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​​The House Committee on Oversight and Reform is investigating the Air Force for C-17 crews’ use of per diem funds to stay at Trump’s luxury Turnberry resort, about 50 miles outside of Glasgow, Scotland, after stopping for fuel at the nearby Prestwick Airport. Air Force photo by SrA. Megan Munoz.

​A month-long Air Force review of its travel policies and accommodations regulations found that aircrews did not break the rules by staying at President Donald Trump’s resort in Scotland, and that the service’s current standards for such stopovers are strong.

In early September, reports emerged of mobility aircrews staying at the luxury Trump Turnberry resort about 40 minutes away from the struggling Prestwick Airport outside Glasgow. The House Committee on Oversight and Government Reform in June raised concerns about the resort’s use, claiming the hotel and the airport were using the US military as a financial lifeline.

On Sept. 9, Chief of Staff Gen. David Goldfein and then-Acting Air Force Secretary Matt Donovan ordered Air Mobility Command to review the process by which airmen choose airports and accommodations during travel. 

Lt. Gen. Jon Thomas, the deputy commander of AMC, conducted the deep dive along with a team of subject matter experts. The team had 30 days to review Defense Department, USAF, and AMC policies, and to interview crews that visited the resort. Their findings were released Oct. 25.

“The data collected during this review convincingly confirmed that patterns across the 2015-2019 timeframe conform to use on the basis of operational military necessity,” the report states.

First, the report reaffirmed that the Prestwick airport was an important location for US military use.

“Mobility aircraft and crews have utilized the parking apron at Prestwick en route to support the Berlin Airlift, Cold War operations, Desert Storm, Operations Iraqi and Enduring Freedom, Operation Inherent Resolve, and the fight to defeat ISIS,” the review states. “Prestwick has two long runways, full instrument approach capability, and a large parking apron stressed for heavy cargo aircraft. Historically, Prestwick also has relatively better weather patterns (better visibility and less precipitation) than other airfields in the United Kingdom and Ireland used by AMC aircraft.”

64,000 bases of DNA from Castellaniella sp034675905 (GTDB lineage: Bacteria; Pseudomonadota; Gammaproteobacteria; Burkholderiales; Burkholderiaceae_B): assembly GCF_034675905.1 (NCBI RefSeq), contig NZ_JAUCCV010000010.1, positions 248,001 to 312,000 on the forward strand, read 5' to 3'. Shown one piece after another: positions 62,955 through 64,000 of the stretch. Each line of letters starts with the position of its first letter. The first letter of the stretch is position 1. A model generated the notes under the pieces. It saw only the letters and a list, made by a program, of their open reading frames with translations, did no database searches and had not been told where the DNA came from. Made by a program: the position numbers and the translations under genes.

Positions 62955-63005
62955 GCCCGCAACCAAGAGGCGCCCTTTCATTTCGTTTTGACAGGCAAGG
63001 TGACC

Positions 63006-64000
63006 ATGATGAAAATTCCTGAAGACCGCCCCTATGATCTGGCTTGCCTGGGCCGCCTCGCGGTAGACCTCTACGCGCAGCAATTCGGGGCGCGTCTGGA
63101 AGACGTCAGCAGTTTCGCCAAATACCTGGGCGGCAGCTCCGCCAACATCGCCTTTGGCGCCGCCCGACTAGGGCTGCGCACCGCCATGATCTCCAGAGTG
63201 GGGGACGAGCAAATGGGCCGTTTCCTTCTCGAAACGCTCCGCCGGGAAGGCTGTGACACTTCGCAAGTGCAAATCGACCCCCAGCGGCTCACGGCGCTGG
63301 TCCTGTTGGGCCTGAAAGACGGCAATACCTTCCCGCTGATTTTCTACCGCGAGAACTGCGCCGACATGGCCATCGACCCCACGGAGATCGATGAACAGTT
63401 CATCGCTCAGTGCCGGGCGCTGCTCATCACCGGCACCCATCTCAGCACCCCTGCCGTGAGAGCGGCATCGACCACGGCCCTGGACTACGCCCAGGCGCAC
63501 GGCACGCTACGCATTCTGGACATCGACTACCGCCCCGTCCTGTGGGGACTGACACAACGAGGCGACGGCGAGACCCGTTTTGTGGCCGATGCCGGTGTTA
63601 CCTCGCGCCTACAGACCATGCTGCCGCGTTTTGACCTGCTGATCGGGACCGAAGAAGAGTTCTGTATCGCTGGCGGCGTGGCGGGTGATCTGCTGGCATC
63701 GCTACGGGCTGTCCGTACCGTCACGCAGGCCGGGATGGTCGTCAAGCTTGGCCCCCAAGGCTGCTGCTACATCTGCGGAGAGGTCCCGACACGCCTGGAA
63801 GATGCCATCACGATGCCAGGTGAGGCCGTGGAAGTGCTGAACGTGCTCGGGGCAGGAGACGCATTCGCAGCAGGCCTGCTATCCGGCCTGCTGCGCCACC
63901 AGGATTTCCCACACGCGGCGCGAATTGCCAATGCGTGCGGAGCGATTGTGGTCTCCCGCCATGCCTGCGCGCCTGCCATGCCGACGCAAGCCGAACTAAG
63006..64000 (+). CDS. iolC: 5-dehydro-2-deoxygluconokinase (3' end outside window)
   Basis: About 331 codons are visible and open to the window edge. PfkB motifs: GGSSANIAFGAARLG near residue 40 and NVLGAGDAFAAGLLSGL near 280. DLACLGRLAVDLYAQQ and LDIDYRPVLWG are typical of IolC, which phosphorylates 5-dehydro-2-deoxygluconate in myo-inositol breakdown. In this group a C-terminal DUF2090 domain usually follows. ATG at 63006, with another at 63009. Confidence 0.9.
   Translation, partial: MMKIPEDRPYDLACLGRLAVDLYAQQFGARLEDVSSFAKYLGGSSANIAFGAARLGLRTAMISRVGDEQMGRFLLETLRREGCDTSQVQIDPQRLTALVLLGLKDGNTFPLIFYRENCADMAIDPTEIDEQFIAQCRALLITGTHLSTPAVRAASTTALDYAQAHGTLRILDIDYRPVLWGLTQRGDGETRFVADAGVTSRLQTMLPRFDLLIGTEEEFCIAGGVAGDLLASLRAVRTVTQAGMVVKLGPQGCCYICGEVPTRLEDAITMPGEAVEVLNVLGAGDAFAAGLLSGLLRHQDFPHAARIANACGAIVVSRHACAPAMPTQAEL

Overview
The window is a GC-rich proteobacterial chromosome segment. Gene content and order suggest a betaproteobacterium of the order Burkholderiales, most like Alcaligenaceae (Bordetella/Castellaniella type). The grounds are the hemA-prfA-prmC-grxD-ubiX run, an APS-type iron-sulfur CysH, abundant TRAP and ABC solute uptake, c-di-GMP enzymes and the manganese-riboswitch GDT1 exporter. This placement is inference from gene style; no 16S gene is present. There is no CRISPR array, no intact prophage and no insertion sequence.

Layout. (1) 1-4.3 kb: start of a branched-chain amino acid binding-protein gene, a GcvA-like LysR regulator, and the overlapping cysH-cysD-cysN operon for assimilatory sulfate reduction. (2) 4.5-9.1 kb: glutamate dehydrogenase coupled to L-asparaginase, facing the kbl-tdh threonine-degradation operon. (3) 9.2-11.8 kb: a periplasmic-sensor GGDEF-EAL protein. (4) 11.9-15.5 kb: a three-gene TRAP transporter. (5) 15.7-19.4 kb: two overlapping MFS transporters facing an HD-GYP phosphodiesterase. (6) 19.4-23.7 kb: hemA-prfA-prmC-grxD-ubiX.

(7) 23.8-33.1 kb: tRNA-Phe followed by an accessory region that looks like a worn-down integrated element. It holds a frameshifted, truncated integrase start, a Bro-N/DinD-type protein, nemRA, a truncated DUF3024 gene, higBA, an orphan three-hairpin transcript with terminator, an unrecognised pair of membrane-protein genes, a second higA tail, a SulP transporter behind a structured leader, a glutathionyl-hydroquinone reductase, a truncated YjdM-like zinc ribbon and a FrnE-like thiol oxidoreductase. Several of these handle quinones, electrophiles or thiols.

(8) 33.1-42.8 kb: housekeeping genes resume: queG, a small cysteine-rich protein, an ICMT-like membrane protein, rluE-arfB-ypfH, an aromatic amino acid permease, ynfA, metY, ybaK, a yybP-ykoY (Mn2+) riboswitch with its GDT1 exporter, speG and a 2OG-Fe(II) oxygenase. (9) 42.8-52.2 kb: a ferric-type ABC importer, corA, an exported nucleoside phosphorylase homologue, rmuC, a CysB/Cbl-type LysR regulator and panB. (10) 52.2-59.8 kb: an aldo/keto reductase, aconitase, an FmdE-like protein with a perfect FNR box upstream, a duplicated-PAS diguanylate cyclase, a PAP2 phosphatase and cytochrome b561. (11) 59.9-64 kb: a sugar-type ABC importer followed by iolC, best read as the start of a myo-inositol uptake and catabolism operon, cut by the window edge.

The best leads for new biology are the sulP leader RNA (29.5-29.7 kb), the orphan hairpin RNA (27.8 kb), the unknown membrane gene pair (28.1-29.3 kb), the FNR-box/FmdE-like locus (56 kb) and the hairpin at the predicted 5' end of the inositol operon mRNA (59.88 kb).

Unlike RAF Mildenhall, England; Ramstein AB, Germany; and Spangdahlem AB, Germany, Prestwick is open 24 hours a day. It has never turned away AMC aircraft that are loaded with hazardous cargo, while other locations are limited in their ability to handle such aircraft, the report states.

USAF C-130s need to refuel on the western side of the British Isles if flying from the continental US because their limited range prevents them from reaching Mildenhall and Ramstein. Together, those reasons led AMC in June 2017 to list Prestwick as a top choice for standard deployments of C-130s, KC-10s, and KC-135s. That, in turn, prompted more stops at the airport.

The Air Force review specifically looked at the use of the Trump-owned Turnberry resort, which is relatively far from Prestwick compared to other places airmen could stay.

The report states that of the 936 total mobility missions that went through Prestwick, 659 needed overnight stays so crews could rest. Of those, 545 could be reviewed, meaning the rest lacked accurate or available paperwork. 

Thirty-one crews of the 545 reviewable stays went to the Turnberry, while the vast majority stayed in the airport’s immediate area.

When crews need lodging, they are typically helped by the local Prestwick Aviation Services. AMC officials interviewed the company about their recommendation process.

First, aircrews are directed to the closest hotel that falls within the Defense Department’s highest-allowed per-diem rate, the nearby hotel Mercure. Of the reviewable stays, 253 occurred at the Mercure. 

If that hotel was unavailable, crews were directed to other nearby hotels that were more expensive. If those couldn’t take the airmen, they were then directed to either the Turnberry resort or to hotels in Glasgow, both of which were about 40 minutes away, the report states.

Aircrews’ decisions to use Prestwick, and to stay at the Trump resort, fell within DOD guidelines, the report concludes. Investigators did not recommend changing current guidance or say that airmen should not use the area’s airields, but suggested more training for commanders on travel regulations.

“Educating aircrew on applicable regulations is a continuous process, and AMC can improve how it educates aircrew on travel regulations by incorporating lessons and discussion items into its aircraft commander training,” the report states.